When bad drugs do good


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Can MDMA, aka Ecstasy or Molly, treat PTSD? A team at NYU Langone Health moves ahead with a study


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  • Dr. Steven Ross, Director of Addiction Psychiatry at NYU Langone Health, a principal academic site for the MDMA trial. Photo courtesy of NYU Langone Health



It’s an ill wind that blows absolutely no good and a really bad drug that has absolutely no benefits.

The classic example is thalidomide, once banned for causing devastating birth defects, now FDA-approved to treat conditions ranging from cancers to skin lesions. Last month, researchers at Stanford University School of Medicine reported that smoking marijuana can actually improve your sex life. Last week, a New Jersey Appellate Court panel put the cherry on this pharmacological sundae by ruling it “glaringly apparent” that pot can be good medicine. There is similar good news about “magic mushrooms” whose active ingredient, psilocybin, appears to reduce anxiety and depression in cancer patients. And believe it or not, studies at the University of Cagliari (Italy) suggest that the “date rape drug” gamma-hydroxybutyrate (GHB) may do for alcoholics what methadone does for heroin addicts: reduce the craving.

And then there’s MDMA (methylenedioxymethamphetamine), aka Ecstasy or Molly. Some mid-20th century psychiatrists thought the drug, developed by Merck in 1912 as precursor to medicines that would control bleeding, made it easier for patients to access insights that sped relief. But MDMA soon made its way to the streets and onto the party scene, so, in 1985, DEA put it on the list of Schedule 1 drugs, those with no currently accepted medical use and a high potential for abuse.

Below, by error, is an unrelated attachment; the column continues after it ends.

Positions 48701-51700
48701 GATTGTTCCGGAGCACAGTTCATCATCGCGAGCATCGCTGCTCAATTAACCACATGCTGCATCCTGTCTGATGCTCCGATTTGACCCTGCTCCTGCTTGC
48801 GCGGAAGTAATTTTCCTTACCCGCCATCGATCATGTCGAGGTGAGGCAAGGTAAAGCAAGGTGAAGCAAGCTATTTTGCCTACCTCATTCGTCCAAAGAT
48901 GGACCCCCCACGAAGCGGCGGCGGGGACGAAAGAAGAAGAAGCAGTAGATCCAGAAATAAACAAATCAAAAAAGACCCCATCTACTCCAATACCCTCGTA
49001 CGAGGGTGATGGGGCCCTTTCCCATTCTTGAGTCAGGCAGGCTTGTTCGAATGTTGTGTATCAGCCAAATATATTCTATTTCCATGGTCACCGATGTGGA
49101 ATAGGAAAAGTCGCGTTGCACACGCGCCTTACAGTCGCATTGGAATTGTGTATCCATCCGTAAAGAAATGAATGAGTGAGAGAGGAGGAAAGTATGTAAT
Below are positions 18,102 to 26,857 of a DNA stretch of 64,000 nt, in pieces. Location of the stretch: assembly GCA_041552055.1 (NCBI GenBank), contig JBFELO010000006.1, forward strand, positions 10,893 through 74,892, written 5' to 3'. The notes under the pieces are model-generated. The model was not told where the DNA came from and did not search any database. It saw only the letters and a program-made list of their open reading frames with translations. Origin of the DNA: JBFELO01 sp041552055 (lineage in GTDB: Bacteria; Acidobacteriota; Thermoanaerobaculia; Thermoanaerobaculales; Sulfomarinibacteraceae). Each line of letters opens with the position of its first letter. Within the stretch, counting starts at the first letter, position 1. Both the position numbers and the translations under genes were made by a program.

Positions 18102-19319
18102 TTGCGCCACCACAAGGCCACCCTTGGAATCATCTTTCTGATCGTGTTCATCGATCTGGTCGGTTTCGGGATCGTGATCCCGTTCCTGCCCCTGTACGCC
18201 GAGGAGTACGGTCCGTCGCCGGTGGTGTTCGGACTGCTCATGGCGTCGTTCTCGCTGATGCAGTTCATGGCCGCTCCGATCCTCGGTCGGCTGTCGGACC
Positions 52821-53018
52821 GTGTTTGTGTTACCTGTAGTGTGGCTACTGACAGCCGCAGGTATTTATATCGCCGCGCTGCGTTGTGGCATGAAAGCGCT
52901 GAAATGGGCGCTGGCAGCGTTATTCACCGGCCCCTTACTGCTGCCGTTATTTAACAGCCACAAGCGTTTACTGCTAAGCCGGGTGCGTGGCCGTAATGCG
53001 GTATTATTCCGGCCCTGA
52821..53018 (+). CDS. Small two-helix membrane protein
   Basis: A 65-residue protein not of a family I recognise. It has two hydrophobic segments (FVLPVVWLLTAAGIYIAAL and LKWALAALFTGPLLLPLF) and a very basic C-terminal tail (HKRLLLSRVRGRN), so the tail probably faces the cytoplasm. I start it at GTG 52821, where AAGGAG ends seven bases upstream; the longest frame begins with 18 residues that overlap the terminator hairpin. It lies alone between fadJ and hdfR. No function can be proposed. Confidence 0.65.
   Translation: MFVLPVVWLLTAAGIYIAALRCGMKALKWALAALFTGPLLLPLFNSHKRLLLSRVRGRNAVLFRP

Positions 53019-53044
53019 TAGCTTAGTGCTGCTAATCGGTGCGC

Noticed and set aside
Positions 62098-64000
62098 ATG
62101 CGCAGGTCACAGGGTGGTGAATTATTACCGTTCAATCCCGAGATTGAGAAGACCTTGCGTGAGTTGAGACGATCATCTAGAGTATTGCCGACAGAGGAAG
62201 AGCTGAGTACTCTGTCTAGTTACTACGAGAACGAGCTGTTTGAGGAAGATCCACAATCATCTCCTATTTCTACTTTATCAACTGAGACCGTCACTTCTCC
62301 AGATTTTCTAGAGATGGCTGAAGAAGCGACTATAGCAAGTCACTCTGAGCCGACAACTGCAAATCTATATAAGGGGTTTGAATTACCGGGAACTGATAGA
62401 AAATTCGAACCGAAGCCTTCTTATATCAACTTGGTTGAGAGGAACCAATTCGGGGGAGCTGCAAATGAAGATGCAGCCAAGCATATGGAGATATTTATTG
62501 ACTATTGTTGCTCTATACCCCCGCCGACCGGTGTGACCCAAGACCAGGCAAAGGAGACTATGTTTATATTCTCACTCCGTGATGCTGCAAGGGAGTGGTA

MDMA is still Schedule 1, but a growing number of researchers think it can treat PTSD (post traumatic stress disorder). Based on early trials, last summer the FDA made MDMA eligible for “breakthrough therapy,” meaning it’s now possible to set up more clinical trials to test its safety and effectiveness for PTSD patients.

In previous trials sponsored by the Multidisciplinary Association for Psychedelic Studies (MAPS), 65 of 107 participants with chronic, treatment-resistant PTSD got better after two months of MDMA plus talk therapy. Now MAPS is about to run a multi-site Phase 3 study of the “Efficacy and Safety of Manualized MDMA-Assisted Psychotherapy” at 14 centers in the United States plus two in Israel.

One of those trials will happen right here in New York at NYU Langone Health. Dr. Stephen Ross, Chief of Addiction Psychiatry, and his team are excited to be a principal academic site for the trial, which Ross says “further advances our history in examining new ways to diagnose and treat this devastating illness.” Yes, he adds, more study is required, but “the rapid response of the FDA earlier this year to allow this MDMA clinical trial to move to Phase 3 illustrates the optimism many people have for this research.”

Naturally, not everyone agrees. Even in a medical setting, MDMA is not without side effects: nausea, chills, sweating, muscle cramping, and blurred vision, high blood pressure, faintness, panic attacks and in severe cases, loss of consciousness and seizures. And some worry that people who hear MDMA being used as a medicine might think it’s a safe recreational drug.

While you ponder that, ponder this as well. Effective drugs sometimes arise in strange places. There’s iridium, an element found on earth but in much greater concentrations on celestial invaders like the asteroid that knocked off the dinosaurs more than 60 million years ago. British and Chinese scientists have found that iridium kills cancer cells by “filling them with a deadly version of oxygen.” So the researchers created an organic-iridium compound and lasered it into a model lung cancer cell tumor where it killed the bad but not the healthy cells.

It could be another Eureka moment like thalidomide for cancer, marijuana for good sex, psilocybin for depression, GHB for alcoholism and — if MAPS and Ross have it right — MDMA for PTSD.

Carol Ann Rinzler is the author of more than 20 books on health including “Nutrition for Dummies.” Her latest, “Is It Safe to Kiss My Cat?”, addresses the ordinary hazards of everyday life.


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